Because of our short history and the small part we’ve played on the world stage, Canada hasn’t had a very exciting history, no matter how much we pretend otherwise. So when controversial figures come along, we latch onto them. Louis Riel was such a figure. He was a leader to the Métis when their land rights clashed with the plans of the Canadian Government in Ottawa.
But as controversial as Riel was, reactions to him were predictable, as they were almost always predicated along linguistic lines. The Métis and French revered him, while the English reviled him. We’re not as beholden to our native language when passing judgment on Riel these days, and there’s certainly no question where writer/illustrator Chester Brown’s sympathies lie. He shows us how Riel and the Métis were victims of the treaty-breaking at which the Anglophones were experts. Even Canada’s first prime minister, John A. McDonald, is shown to be a conniving man who negotiated on bad faith.
Louis Riel: A Comic-Strip Biography covers almost twenty years, but only those years that contained Riel’s contributions to the rebellions in Manitoba and Saskatchewan. Brown’s endnotes are a good indication of how much work and research went into this graphic biography. It’s impressive that, by pinpointing where he has deviated from known history, it becomes clear how many thoughtful decisions Brown made for the sake of the narrative. Yet few of them are so significant as to call the book’s overall accuracy into question.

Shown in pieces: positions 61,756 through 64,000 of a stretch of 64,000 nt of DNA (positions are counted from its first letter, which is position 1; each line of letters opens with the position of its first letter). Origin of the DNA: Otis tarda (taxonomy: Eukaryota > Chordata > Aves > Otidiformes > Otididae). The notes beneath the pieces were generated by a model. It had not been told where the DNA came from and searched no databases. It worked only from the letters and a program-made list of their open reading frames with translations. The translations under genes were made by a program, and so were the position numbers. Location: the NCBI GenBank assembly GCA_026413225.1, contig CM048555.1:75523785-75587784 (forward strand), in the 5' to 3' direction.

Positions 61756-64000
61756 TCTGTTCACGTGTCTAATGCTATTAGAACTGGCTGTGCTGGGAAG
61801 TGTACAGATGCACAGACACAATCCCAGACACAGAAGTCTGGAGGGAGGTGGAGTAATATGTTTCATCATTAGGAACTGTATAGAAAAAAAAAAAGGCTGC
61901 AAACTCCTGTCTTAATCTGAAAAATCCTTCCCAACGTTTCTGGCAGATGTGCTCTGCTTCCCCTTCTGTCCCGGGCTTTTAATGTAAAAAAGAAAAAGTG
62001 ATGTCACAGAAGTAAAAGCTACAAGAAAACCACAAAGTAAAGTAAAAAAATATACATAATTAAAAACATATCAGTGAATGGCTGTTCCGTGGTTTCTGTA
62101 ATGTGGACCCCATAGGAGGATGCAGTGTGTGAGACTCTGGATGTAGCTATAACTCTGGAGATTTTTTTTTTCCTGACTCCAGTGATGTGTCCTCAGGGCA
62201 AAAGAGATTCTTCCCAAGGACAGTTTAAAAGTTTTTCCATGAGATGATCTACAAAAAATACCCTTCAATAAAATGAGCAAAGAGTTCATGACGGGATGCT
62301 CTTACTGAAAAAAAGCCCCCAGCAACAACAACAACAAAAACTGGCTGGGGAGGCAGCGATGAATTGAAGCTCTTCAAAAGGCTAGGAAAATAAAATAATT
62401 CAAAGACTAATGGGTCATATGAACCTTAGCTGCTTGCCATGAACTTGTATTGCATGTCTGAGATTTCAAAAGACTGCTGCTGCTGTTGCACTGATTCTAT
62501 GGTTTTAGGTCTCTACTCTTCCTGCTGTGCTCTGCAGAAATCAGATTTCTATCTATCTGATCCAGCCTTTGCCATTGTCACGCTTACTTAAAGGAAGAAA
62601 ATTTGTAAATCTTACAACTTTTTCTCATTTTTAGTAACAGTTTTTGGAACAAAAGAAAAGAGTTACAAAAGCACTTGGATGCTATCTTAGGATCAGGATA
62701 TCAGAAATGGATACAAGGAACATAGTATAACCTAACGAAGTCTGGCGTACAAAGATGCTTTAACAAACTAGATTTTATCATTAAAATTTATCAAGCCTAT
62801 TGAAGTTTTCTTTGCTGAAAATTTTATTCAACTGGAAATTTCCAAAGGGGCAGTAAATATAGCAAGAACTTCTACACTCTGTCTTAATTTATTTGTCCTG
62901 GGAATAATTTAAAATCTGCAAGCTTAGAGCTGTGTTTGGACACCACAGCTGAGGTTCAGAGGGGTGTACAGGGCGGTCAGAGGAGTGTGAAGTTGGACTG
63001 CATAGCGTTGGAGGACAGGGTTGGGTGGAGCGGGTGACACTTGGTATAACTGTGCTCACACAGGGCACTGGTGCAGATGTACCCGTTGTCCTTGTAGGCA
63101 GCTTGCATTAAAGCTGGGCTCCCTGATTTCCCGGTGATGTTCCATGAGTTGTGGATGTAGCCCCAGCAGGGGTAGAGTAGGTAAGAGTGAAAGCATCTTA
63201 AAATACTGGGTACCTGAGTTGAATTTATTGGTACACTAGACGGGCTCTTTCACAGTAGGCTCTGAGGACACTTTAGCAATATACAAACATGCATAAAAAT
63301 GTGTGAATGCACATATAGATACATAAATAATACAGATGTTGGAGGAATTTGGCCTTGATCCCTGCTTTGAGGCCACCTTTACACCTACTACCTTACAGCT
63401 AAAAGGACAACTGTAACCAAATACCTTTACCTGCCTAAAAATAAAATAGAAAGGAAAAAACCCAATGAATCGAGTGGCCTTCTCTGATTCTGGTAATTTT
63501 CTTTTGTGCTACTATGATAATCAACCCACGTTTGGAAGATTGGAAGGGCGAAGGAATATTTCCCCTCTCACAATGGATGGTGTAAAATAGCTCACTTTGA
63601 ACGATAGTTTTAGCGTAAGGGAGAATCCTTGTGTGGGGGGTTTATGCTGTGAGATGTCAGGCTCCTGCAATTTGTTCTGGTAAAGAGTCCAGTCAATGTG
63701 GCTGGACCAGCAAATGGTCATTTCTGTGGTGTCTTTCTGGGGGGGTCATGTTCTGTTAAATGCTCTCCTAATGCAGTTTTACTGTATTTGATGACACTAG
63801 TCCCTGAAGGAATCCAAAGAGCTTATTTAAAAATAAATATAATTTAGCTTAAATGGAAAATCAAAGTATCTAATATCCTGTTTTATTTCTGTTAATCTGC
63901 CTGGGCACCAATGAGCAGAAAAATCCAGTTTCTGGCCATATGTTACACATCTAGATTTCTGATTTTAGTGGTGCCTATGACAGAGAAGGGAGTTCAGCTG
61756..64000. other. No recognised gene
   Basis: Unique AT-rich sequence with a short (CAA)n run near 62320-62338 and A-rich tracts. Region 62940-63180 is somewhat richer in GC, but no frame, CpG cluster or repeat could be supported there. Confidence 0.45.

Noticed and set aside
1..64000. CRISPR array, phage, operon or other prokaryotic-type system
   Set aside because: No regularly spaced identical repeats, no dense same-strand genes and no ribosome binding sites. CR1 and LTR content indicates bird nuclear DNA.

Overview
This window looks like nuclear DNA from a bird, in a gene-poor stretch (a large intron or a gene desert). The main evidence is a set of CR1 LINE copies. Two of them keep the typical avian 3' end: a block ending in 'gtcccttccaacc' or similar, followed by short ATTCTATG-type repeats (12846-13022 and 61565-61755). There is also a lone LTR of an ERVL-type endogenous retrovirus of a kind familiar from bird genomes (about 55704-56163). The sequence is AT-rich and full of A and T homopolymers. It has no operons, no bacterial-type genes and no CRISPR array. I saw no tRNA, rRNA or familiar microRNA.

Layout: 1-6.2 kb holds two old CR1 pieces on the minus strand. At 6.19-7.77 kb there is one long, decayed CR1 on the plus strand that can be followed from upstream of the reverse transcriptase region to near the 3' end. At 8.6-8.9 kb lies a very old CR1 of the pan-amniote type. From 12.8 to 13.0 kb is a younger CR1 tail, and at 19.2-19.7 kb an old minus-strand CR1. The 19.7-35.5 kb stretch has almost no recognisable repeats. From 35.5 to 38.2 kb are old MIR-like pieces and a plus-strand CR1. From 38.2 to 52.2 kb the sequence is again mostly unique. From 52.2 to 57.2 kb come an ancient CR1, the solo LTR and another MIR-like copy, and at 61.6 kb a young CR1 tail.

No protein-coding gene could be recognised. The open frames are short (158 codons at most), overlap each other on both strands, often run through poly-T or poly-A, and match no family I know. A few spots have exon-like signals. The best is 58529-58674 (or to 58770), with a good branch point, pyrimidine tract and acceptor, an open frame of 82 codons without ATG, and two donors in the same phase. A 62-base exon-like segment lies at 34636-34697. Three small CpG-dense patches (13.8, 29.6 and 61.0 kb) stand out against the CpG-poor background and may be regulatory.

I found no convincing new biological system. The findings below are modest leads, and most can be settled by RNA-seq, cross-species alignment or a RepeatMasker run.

Louis Riel is a very structured work. There are about 240 pages, each one adhering to Brown’s six-panels-per-page format. The black and white drawings are simple (Brown sites Little Orphan Annie and Tintin as his inspiration), and some of the panels containing no backgrounds at all. But this is not a criticism, as this is a content-oriented work, and the art does have a quiet power of its own.
Its greatest strengths, and what makes Louis Riel so engrossing, is its fast pace and narrative control. There are long stretches where Riel doesn’t even appear; instead, Brown shows us interactions between other people connected with those events of the 1870s and ’80s. But it never becomes confusing, nor does the reader lose track of the many characters. Admittedly, Brown includes captions to identify times and people, but they’re always short and to-the-point. There isn’t an over-reliance on captions to carry the story.
There are a couple of weak sections in the book. Part Two changes scenes too often because Brown covers too many years too quickly. As in any biography where the listing of facts takes precedence, the narrative flow is interrupted and you feel distanced from the action. And Part Four brings the story to an accurate but dull conclusion as we’re taken through the relatively unexciting trial of Riel.
Overall, however, Brown has accomplished what too few comic book artists even attempt: he’s used actual history as his inspiration. Too bad it’s Canadian history.